| STOCKHOLM (AFP)
Swedish King Carl XVI Gustaf gave a rare interview in an attempt to quash a swelling scandal, flatly rejecting media reports he had visited strip clubs and even had indirect contact with organised crime.
In a long interview with the TT news agency published late Monday, Sweden's head of state denied recent reported claims from a former mafia member, Mille Markovic, that he had pictures in his possession showing the king in a sex club in the same shot as two naked women.
"No, it is impossible that they exist," the king insisted, stressing that "it is also difficult to comment on something one has not seen and no one else has seen either."
The royal court has demanded that public broadcaster TV4, which in a report two weeks ago about the alleged pictures said a journalist had seen them, show the shots to prove there is any substance to the claims.
The TV4 report and a new book about another shady figure from Sweden's underworld alleged friends of the king had been willing to pay large sums of money to block the publication of pictures of the monarch in compromising situations.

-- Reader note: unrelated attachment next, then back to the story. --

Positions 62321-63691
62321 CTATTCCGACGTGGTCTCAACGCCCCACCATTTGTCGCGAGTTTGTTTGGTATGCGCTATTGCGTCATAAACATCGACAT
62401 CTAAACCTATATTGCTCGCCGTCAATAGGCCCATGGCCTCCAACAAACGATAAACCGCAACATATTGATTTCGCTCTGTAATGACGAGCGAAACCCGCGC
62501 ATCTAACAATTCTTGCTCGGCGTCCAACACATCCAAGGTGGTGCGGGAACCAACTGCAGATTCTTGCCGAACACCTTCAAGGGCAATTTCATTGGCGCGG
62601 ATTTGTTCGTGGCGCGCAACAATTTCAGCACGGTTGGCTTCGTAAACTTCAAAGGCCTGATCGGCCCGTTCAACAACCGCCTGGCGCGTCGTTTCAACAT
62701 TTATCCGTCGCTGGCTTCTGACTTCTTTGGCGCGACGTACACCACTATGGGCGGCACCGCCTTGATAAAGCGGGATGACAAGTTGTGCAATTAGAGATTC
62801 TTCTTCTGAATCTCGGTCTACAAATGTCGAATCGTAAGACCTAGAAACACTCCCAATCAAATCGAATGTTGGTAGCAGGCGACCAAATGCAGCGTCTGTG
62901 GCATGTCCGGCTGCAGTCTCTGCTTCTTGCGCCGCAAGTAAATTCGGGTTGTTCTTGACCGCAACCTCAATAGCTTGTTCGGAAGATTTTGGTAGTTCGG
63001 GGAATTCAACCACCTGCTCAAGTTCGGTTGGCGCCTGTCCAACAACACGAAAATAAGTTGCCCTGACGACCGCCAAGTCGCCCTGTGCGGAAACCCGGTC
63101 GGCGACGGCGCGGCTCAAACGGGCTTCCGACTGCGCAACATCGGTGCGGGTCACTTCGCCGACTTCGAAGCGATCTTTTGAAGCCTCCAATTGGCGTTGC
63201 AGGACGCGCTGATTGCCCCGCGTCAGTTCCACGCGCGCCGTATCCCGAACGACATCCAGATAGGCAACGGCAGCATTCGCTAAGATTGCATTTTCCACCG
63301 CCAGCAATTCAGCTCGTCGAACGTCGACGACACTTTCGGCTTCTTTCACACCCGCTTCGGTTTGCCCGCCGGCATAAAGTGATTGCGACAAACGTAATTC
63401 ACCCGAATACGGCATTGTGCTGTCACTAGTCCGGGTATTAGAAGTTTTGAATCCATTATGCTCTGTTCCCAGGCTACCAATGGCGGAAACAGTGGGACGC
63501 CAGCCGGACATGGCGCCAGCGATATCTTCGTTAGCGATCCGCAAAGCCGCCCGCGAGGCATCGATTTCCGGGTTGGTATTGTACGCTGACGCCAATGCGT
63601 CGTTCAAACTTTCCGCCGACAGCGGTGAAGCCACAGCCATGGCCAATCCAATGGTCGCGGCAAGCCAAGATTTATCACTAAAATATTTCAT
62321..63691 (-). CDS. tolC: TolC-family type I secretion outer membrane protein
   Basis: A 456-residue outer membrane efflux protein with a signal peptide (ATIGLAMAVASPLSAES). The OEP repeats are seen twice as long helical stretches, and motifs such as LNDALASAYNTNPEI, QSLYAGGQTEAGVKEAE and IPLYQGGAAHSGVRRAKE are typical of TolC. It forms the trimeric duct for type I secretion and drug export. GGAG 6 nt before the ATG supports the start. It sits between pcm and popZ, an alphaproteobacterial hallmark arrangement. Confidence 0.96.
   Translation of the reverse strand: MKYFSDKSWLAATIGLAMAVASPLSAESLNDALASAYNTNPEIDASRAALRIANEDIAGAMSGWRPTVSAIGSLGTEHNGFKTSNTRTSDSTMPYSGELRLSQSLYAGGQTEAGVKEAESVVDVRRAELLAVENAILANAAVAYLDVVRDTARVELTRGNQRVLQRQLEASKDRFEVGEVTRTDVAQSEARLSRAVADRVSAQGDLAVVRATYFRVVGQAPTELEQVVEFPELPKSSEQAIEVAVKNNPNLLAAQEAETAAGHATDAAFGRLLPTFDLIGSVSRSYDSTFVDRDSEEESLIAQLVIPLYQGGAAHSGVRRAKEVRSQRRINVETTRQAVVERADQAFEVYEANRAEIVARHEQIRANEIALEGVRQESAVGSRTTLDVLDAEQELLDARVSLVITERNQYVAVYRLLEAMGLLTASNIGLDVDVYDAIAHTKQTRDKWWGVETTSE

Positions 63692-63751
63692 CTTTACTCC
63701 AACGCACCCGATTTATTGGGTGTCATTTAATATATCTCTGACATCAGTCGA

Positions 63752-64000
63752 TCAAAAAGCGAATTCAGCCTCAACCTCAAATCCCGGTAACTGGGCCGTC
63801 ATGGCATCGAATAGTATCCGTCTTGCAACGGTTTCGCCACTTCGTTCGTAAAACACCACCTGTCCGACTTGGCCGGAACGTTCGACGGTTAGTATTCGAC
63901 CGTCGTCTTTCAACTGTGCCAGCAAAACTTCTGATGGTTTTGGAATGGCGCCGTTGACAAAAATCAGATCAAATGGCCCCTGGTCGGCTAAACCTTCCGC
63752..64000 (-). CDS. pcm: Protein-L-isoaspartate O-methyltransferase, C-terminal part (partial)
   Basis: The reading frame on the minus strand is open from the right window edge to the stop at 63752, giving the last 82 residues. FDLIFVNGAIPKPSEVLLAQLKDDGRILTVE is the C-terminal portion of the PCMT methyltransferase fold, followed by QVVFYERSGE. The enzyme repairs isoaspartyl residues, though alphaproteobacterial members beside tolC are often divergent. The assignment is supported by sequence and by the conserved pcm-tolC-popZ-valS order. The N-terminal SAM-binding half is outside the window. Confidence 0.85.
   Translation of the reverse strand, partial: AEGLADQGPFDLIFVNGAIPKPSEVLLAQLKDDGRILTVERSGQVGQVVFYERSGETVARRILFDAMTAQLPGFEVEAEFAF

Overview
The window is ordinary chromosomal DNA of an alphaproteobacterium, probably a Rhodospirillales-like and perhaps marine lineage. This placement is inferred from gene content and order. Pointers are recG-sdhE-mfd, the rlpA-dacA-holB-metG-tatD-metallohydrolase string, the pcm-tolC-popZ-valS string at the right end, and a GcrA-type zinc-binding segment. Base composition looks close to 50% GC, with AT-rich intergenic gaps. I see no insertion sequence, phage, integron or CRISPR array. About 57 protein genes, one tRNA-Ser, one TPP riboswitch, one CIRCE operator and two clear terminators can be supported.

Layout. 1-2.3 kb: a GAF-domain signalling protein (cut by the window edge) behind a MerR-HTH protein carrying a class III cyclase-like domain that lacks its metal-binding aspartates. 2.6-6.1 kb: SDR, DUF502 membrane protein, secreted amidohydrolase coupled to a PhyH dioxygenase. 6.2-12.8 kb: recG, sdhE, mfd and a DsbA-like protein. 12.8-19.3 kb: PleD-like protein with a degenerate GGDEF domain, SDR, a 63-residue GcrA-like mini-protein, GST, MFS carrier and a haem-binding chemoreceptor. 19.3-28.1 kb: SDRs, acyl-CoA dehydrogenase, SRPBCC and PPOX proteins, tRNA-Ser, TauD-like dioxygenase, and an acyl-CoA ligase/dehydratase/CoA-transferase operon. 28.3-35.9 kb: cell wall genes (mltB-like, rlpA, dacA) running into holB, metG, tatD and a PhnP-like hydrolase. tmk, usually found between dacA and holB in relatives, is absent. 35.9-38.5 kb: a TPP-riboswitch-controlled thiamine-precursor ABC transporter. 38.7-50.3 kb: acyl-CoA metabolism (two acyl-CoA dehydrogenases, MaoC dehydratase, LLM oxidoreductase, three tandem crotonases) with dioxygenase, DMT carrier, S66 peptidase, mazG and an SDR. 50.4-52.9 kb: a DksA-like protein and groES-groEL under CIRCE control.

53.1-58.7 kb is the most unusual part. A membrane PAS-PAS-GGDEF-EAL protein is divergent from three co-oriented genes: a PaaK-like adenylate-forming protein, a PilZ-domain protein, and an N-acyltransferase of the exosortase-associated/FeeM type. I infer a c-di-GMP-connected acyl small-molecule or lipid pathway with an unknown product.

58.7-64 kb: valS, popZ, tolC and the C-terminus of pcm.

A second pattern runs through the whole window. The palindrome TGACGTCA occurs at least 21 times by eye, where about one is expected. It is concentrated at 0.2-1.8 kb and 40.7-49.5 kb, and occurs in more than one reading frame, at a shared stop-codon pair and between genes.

One of the king's childhood friends, Ander Lettstroem, admitted in a statement last week he had contacted people involved with organised crime, but insisted it was purely his own initiative and had nothing to do with Carl XVI Gustaf.
In Monday's interview, the king reiterated a previous statement that he had no knowledge of Lettstroem's actions and had nothing to do with his confession.
"That he has been in contact with such people ... is not appropriate. That's something one could wish he had not done, I must say," he said, adding that "I have distanced myself completely from his actions and thereby also from our acquaintanceship."
He admitted the scandal had "of course hurt confidence in me, and even confidence in the monarchy and also Sweden."
"That is something I really regret, but it is something I will fix, and I will work double as hard in the future," he said.
The latest scandal comes just over six months after a tell-all biography of the king hit the bookstands, causing uproar with its descriptions of his participation in wild parties and affairs with young women.
The allegations also come shortly after the royal court announced the king's wife, German-born Queen Silvia, had launched a probe into her father's Nazi past.
When asked about claims in the book he had visited several specific strip clubs, the king on Monday was often on the defensive, responding repeatedly with "No," and "I have no idea."
Following the latest allegations, several polls have shown that a majority of Swedes would like the king to soon abdicate and hand over the throne to Crown Princess Victoria, who has long been far more popular than her father.
The king, who reached the official retirement age of 65 last month, reiterated Monday he has no plans to step aside in favour of his 33-year-old daughter.
"There is a tradition and custom and that is not what is going to happen," he said.